Photograph by Joan Schwartz
I Can See My House From Here: Daniel Bear Davis makes an entrance in a performance from the month-long 'Discourse off the Walls' series at the Tannery.
A luminous month of cutting-edge dance closes at the Tannery.
By Maureen Davidson
The low-ceilinged room is heavy with the breath of a few dozen people, close-packed on fold-out chairs on a hot night, expectantly facing the door. The door is the spotlight, the proscenium, the source of air, seen through the empty distance of another tiny connecting room. The lights darken, then rise, and all eyes are drawn to a man perched precariously on a stool. Ken Williams stretches forward an unreasonable distance to lean one hand flat against the wall, passionately. On the other end of the tight U of his torso, one foot strains across the same distance. The door reclaims attention as fingers from outside spider their way tentatively up and around the frame, curve nervously inside, followed by the whole hands, then the woman. Sharon Took-Zozaya continues to dance--with the walls, windows, door frames, floors, using the space as her very present partner, flinging herself from it, then clinging to it in an intense pas de deux. Neither do her collaborator Williams and Leralee Whittle focus on each other; the space takes on a very corporeal presence.
Small Portraits was one dance of seven during one of 24 nights of dance offered during "Discourse Off the Walls: A Month of Dance in a Small Room" at the Dead Cow Gallery throughout June. It's also one of two "shared choreographers" evenings in the series that featured dancer/choreographers from the Bay Area and beyond performing in a pass-the-hankie-intimate setting. This evening mixed structured improvisations, mime, body music, aerial acrobatics, butoh-inspired expressionism and a theatrical retelling of the Dust Bowl story, "Rain Follows the Plow," in often thought-provoking works. It's rare to have the opportunity to see a kind of survey of what's going on in contemporary dance performed locally with accomplished artists, sometimes creating on the spot at performance velocity, with an occasional glimmer of brilliance.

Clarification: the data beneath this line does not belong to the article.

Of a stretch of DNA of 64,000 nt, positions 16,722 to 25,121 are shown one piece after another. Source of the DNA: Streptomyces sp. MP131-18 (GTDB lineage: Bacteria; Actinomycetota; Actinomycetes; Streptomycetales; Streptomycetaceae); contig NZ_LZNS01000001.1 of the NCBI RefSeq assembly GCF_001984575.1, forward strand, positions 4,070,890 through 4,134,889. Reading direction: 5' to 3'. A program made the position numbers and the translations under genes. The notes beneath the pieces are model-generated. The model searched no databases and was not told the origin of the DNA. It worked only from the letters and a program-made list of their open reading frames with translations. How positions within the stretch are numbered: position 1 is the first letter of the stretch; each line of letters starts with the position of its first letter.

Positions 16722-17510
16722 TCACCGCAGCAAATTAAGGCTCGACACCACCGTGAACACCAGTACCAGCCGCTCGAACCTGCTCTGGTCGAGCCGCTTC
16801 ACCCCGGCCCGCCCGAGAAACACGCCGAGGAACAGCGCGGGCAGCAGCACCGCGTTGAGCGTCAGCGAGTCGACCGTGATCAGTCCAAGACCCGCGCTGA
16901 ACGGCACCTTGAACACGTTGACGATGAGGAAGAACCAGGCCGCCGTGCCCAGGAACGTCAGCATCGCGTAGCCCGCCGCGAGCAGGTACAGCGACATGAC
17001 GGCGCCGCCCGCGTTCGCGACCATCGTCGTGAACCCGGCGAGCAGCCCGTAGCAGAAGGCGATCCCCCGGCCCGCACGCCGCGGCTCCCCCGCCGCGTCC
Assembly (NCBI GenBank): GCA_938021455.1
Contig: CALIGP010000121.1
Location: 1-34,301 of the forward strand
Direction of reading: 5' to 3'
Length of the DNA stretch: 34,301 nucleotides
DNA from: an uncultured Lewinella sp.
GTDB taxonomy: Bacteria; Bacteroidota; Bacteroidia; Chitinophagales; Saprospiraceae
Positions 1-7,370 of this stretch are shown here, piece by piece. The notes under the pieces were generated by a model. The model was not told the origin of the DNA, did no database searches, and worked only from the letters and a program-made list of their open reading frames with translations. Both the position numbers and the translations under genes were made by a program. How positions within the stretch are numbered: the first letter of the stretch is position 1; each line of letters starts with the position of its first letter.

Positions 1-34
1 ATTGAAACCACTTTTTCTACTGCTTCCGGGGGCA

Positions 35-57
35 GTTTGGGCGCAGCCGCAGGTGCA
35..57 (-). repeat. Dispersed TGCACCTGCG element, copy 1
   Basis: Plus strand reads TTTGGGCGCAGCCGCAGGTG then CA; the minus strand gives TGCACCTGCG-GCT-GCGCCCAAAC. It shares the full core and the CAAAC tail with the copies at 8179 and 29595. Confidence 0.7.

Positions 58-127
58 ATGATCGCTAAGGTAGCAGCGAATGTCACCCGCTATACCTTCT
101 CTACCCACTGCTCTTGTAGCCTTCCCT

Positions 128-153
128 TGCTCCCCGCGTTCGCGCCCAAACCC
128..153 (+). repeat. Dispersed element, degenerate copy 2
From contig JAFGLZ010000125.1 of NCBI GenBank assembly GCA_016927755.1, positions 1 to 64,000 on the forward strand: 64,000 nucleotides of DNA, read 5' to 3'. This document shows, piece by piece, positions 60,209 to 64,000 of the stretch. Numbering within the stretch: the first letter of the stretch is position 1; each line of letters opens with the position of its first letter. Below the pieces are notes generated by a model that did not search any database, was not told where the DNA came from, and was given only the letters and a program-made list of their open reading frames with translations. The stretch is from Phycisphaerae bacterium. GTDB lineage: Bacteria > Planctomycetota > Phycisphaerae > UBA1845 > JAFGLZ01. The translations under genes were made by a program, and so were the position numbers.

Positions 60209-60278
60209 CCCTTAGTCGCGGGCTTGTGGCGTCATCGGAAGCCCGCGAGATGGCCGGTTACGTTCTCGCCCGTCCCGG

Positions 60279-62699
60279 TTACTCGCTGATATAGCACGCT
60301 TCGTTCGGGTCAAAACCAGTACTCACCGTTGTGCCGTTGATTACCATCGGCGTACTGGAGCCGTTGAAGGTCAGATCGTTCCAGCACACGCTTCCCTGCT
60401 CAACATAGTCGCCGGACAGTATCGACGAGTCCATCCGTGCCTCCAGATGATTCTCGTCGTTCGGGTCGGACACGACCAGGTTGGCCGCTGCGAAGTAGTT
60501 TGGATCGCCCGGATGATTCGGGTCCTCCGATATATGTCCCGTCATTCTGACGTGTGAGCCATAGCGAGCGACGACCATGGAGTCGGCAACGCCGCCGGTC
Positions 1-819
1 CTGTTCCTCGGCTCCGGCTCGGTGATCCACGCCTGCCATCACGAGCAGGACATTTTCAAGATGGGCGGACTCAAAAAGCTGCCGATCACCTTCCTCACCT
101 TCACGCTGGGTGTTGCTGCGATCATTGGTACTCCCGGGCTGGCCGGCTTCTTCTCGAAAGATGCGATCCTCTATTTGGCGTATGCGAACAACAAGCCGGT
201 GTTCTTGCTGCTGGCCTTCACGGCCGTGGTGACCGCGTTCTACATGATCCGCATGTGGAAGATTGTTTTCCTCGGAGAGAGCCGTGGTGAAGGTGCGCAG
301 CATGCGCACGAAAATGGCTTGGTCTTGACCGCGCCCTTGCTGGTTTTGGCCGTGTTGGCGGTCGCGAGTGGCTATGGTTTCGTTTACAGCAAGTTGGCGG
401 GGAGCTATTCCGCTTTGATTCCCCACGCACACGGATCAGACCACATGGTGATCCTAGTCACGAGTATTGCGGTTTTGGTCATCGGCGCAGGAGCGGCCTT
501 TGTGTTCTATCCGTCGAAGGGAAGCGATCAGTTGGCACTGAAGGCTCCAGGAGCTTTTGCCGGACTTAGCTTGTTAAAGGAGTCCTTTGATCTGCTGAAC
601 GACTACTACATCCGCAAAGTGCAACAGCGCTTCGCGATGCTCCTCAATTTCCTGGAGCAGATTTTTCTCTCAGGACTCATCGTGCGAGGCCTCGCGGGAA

It started with a conversation with Kirby Scudder of the Santa Cruz Institute of Contemporary Arts. "I thought there should be a dance event at the Tannery," said dancer Sarah Day, who came to see the Arts Center under construction and "fell in love with the space." Scudder offered Day and her collaborator Daniel Bear Davis a residency for a month. The result was "Discourse Off the Walls," whose centerpiece was A Dance a Day from June 7 to 29: Day and Davis performing exquisitely together, with others, or hosting other dancers in a moving gift to the Santa Cruz arts community. See some on www.myspace.com/shahandblahproductions.
"I hope fresh, experimental, lively arts continue as this space becomes developed," said Day. "Now it's activated for the future."
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